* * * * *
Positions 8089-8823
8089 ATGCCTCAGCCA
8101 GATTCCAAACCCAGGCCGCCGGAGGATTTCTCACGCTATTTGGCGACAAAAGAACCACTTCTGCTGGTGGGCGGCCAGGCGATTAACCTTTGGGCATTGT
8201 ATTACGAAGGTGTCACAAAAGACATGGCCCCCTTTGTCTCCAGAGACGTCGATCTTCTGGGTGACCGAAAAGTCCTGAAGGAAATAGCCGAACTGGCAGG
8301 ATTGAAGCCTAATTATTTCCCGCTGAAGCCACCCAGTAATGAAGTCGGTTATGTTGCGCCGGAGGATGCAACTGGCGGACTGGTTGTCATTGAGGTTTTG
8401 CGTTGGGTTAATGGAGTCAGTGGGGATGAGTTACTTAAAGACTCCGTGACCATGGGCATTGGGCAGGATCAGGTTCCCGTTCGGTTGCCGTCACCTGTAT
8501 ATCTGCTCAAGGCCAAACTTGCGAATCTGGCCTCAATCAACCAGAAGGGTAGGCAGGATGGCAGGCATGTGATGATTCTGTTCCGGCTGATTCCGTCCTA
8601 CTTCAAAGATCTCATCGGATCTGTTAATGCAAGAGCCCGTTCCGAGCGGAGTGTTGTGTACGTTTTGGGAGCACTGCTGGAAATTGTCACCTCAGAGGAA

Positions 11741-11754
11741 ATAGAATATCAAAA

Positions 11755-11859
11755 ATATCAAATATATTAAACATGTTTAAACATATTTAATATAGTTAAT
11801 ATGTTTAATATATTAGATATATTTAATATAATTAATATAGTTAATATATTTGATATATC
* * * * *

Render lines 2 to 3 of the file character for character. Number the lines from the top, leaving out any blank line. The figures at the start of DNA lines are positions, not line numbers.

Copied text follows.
8089 ATGCCTCAGCCA
8101 GATTCCAAACCCAGGCCGCCGGAGGATTTCTCACGCTATTTGGCGACAAAAGAACCACTTCTGCTGGTGGGCGGCCAGGCGATTAACCTTTGGGCATTGT